It’s here at last: technology analysis and research firm Gartner, Inc. has released their 2018 SIEM Magic Quadrant Report.
In this report, Gartner evaluated the strengths and weaknesses of the 17 Security Information and Event Management (SIEM) solution providers it considers the most significant in the market. They base their findings on distinct service and market share criteria.
Gartner’s researchers take their findings on each vendor and use them to create their proprietary Magic Quadrant graph. This graph plots the SIEM solutions providers based on the completeness of, and their ability to execute on, their security platform’s capabilities and vision. The four categories of the Quadrant are labeled as Leaders, Visionaries, Challengers, and Niche Players. Despite the labels, Gartner explicitly states it does not endorse any vendor, product, or service depicted in its research publications.
The 17 vendors selected for the 2018 SIEM Magic Quadrant are AlienVault, BlackStratus, Dell Technologies (RSA), Exabeam, Fortinet, IBM, LogPoint, LogRhythm, ManageEngine, McAfee, Micro Focus, Netsurion-EventTracker, Rapid7, Securonix, SolarWinds, Splunk, and VenusTech.
The 2018 SIEM Magic Quadrant is the thirteenth iteration of the report, which Gartner first introduced in 2005; their researchers coined the name SIEM for the category. Since then, Gartner witnessed the maturation and increasing competitiveness of the SIEM market. Even enterprises with limited cybersecurity resources have begun to deploy SIEM solutions. Gartner notes SIEM’s market growth to over $2 billion in 2017 as a direct result of this increased adoption rate.
Gartner states in its opening lines of their report “security and risk management leaders increasingly seek SIEM solutions with capabilities that support early targeted attack detection and response.” This hints at the key reasons for its widespread adoption.
What does Gartner predict for the future of SIEM? Which vendors made it to the Leader Quadrant, and why? What capabilities does Gartner consider the most essential for SIEM?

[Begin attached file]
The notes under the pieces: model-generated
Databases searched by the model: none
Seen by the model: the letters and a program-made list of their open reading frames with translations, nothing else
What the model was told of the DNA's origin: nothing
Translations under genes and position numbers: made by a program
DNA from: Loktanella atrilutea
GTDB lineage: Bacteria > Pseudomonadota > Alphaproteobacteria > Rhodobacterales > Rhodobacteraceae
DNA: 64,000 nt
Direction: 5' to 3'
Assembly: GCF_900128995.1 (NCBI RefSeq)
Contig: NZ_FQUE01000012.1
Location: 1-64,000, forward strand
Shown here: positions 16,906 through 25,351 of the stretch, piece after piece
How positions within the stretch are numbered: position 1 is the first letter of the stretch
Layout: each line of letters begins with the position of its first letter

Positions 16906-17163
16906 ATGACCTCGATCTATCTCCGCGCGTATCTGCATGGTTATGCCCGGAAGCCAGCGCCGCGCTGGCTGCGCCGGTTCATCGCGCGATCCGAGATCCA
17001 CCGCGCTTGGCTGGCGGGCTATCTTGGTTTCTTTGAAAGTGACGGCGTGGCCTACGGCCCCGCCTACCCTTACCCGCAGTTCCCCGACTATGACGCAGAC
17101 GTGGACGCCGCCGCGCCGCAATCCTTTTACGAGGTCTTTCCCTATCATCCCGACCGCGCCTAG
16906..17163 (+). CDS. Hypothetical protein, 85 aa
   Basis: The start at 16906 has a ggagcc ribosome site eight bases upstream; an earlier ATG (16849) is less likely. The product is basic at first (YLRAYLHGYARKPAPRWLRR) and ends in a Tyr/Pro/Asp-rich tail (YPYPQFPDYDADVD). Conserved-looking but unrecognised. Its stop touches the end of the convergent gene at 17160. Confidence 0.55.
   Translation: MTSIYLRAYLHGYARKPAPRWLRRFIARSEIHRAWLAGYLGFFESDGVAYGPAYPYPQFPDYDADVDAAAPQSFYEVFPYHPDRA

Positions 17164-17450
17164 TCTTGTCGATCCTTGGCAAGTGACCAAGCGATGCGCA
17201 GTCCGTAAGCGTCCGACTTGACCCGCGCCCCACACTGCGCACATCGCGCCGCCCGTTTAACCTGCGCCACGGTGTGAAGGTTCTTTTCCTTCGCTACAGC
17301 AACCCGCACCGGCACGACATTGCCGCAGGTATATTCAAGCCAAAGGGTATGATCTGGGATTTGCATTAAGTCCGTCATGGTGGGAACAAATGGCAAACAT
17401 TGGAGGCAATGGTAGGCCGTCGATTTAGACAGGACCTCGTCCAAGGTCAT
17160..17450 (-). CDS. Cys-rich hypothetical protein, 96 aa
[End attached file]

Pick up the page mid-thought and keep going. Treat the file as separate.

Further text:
The editors of Solutions Review read through the Gartner 2018 SIEM Magic Quadrant. Here’s what we learned.
A Steady Definition of SIEM
One of the first steps to any Gartner Magic Quadrant analysis is to understand how Gartner defines the market space in question.
However, Gartner did not radically change its market definition for the 2018 SIEM Magic Quadrant. According to their researchers, Gartner defines SIEM “by the customer’s need to analyze event data in real-time for early detection of targeted attacks and data breaches, and to collect, store, investigate and report on log data for incident response, forensics, and regulatory compliance.”
Gartner does elaborate on their definition by stating SIEM must aggregate event data generated by a variety of sources, especially data produced by security devices and network infrastructure. SIEM should then, according to researchers, combine this log data with contextual information to detect threats and normalize it for specific analysis.
In order for Gartner’s researchers to consider a vendor for the 2018 SIEM Magic Quadrant, the vendor must meet certain conditions and criteria both technical and market-related.